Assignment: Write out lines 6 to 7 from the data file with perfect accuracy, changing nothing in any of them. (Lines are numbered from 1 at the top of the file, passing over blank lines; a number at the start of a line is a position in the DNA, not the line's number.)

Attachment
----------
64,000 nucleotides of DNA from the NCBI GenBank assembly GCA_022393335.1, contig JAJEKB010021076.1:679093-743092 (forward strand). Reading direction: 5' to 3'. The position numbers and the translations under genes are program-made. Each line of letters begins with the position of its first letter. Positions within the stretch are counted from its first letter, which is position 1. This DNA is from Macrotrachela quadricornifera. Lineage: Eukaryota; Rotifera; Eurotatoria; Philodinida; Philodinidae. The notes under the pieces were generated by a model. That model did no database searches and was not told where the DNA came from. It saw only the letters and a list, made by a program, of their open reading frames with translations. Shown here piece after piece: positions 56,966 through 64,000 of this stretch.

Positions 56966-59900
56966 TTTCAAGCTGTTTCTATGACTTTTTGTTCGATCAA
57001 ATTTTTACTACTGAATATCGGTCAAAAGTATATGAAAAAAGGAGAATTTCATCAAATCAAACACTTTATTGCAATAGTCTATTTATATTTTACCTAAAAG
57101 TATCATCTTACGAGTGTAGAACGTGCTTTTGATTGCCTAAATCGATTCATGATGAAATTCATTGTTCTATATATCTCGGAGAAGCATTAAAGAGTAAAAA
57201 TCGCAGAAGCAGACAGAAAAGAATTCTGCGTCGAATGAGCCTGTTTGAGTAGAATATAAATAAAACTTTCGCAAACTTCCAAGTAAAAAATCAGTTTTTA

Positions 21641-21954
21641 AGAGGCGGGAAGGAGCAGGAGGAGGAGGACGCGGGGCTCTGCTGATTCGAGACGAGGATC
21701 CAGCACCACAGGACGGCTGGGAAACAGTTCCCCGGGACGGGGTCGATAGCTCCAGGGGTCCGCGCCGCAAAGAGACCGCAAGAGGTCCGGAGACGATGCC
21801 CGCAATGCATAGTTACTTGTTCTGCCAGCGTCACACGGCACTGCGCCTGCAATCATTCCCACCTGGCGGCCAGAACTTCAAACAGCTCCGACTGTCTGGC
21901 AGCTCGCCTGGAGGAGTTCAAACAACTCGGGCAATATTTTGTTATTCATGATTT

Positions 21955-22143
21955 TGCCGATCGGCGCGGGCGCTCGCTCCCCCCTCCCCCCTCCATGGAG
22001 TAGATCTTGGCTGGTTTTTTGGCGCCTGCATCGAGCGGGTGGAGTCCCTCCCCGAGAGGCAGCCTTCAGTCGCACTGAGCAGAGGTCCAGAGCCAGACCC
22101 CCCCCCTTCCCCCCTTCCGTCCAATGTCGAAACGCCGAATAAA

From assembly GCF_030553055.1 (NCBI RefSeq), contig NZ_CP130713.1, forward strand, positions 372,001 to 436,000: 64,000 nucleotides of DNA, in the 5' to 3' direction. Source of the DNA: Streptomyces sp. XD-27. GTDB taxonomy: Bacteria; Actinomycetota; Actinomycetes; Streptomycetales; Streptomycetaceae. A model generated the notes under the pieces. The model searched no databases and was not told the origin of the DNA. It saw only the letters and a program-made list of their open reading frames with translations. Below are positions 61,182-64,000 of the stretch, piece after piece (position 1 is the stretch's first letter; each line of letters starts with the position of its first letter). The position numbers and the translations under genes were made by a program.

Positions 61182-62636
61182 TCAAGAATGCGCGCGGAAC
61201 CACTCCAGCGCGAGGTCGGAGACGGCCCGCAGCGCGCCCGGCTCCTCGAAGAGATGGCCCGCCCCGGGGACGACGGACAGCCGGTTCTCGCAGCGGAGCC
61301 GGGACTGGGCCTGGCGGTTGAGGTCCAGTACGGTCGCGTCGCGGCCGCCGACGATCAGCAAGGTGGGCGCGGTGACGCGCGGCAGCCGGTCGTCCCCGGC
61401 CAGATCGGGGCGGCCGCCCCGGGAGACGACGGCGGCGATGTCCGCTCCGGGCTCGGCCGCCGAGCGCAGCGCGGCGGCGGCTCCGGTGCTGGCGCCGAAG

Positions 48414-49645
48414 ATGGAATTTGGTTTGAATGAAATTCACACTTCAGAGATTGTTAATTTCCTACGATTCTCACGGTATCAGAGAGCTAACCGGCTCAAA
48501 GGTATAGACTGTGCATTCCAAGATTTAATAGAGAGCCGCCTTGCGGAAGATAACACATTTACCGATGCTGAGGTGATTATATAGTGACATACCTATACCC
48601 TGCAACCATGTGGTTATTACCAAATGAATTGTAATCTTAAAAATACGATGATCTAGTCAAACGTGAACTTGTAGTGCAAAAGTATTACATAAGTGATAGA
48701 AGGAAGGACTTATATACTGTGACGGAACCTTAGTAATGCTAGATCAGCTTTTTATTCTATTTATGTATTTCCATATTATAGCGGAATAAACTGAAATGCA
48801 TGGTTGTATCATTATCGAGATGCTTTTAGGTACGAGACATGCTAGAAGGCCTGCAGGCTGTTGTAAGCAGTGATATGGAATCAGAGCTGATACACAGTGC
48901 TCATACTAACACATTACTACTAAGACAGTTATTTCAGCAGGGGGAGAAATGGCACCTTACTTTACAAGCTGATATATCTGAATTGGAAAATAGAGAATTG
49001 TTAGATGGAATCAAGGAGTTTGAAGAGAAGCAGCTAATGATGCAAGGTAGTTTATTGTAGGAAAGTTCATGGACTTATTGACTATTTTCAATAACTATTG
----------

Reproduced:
57201 TCGCAGAAGCAGACAGAAAAGAATTCTGCGTCGAATGAGCCTGTTTGAGTAGAATATAAATAAAACTTTCGCAAACTTCCAAGTAAAAAATCAGTTTTTA

Positions 21641-21954